Former Major League Baseball pitcher Roger Clemens was indicted on charges of lying to Congress about steroid use.

The charges relate to Clemens's February 2008 testimony before the House Committee on Oversight and Government Reform, during which he denied, under oath, that he had ever used performance enhancing drugs.

The indictment, which is 19 pages, includes five separate charges: three counts making false statements and two counts of perjury. All of them pertain to Clemens's congressional testimony.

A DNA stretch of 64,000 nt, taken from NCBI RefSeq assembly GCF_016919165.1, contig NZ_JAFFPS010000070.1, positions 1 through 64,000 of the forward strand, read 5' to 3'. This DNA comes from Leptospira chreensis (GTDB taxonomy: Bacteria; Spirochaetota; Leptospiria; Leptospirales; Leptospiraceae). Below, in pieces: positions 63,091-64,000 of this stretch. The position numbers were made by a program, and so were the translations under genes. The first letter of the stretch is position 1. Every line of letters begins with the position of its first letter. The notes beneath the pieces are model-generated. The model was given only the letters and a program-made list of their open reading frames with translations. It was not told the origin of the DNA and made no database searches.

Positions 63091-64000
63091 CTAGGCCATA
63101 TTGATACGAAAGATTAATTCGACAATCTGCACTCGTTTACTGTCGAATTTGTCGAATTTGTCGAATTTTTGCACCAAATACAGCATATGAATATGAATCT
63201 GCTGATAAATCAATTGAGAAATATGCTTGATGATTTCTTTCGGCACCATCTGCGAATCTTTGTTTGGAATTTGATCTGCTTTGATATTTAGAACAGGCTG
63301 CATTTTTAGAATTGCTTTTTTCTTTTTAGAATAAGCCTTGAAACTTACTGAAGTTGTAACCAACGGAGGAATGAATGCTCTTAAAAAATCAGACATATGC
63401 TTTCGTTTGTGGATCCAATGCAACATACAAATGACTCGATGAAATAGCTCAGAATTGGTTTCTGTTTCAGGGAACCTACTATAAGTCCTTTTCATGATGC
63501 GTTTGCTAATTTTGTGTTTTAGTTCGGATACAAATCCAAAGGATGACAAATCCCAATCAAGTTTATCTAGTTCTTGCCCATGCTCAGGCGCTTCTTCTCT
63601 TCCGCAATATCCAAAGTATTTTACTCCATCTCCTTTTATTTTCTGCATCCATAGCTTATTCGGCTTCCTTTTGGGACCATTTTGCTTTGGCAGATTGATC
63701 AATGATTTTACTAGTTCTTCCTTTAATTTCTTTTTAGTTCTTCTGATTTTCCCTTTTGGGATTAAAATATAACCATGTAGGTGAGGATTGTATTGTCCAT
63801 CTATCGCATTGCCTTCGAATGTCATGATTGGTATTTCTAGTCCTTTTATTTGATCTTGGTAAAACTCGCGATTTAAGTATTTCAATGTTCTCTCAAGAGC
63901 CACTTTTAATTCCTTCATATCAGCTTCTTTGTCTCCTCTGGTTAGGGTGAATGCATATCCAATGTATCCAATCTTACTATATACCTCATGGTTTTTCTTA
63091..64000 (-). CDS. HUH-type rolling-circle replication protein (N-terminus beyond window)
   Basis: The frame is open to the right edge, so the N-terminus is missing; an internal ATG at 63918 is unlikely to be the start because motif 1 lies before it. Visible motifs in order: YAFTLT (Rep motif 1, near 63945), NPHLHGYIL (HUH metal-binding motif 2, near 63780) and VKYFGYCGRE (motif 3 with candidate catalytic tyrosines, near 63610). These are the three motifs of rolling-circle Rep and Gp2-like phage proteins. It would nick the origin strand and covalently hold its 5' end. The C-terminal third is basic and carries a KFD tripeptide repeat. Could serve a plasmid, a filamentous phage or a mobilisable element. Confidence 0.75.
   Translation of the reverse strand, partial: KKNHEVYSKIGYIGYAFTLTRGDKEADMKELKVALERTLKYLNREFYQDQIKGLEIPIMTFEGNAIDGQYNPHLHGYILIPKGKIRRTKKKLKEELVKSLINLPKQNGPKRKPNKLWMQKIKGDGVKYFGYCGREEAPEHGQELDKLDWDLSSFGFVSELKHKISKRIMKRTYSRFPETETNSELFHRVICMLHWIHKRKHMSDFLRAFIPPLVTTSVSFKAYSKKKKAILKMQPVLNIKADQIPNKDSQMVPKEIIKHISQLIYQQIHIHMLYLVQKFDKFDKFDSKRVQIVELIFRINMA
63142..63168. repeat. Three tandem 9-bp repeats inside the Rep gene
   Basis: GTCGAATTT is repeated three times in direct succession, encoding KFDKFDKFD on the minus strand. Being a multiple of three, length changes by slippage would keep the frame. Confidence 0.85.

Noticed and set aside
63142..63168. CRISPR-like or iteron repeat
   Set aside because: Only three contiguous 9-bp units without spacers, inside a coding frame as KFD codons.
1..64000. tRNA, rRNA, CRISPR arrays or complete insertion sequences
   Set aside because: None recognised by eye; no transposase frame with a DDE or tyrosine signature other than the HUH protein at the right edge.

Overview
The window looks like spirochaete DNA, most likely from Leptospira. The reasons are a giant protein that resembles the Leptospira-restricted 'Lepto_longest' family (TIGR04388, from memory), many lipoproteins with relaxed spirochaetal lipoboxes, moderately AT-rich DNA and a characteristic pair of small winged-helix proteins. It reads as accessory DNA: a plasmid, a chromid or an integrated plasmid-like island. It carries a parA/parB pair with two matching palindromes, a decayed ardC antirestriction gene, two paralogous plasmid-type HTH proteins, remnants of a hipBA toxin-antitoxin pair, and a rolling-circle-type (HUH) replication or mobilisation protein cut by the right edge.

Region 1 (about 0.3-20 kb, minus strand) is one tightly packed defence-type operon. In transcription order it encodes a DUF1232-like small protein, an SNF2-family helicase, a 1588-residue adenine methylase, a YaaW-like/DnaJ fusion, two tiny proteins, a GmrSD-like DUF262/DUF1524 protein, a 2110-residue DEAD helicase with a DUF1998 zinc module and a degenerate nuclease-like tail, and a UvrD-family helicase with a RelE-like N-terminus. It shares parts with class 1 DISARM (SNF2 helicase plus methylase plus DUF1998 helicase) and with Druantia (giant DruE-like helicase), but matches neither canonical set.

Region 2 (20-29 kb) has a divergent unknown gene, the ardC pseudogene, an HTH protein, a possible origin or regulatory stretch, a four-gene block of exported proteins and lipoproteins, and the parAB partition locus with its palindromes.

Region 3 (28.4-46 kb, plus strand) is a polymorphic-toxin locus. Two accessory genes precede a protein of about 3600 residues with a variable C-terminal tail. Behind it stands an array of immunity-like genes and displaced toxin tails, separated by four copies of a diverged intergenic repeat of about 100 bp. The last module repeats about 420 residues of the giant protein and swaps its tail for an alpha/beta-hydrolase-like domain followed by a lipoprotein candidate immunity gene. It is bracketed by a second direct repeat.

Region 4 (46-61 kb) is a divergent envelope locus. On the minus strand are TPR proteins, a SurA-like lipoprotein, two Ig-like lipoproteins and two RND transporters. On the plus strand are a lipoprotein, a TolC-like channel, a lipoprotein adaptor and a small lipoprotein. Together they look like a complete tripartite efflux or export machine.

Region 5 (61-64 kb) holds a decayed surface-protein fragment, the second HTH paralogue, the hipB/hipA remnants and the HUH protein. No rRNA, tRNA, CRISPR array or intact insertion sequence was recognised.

"Whether it's a Member of the Cabinet, a CEO or a professional athlete, if there is evidence that someone has intentionally misled a Congressional investigative Committee, they should be prosecuted to the fullest extent possible," said Kurt Bardella, a spokesman for the Oversight and Government Reform Committee's top Republican, Rep. Darrell Issa (Calif.). "There is no mechanism to justify lying to Congress."

The 2008 hearing came after George Mitchell, then a former senate majority leader and now President Obama's Middle East peace special envoy, issued a report commissioned by Major League Baseball on the use of steroids in the sport. The report alleged that Clemens, Barry Bonds, Miguel Tejada and other baseball greats had used performance-enhancing drugs.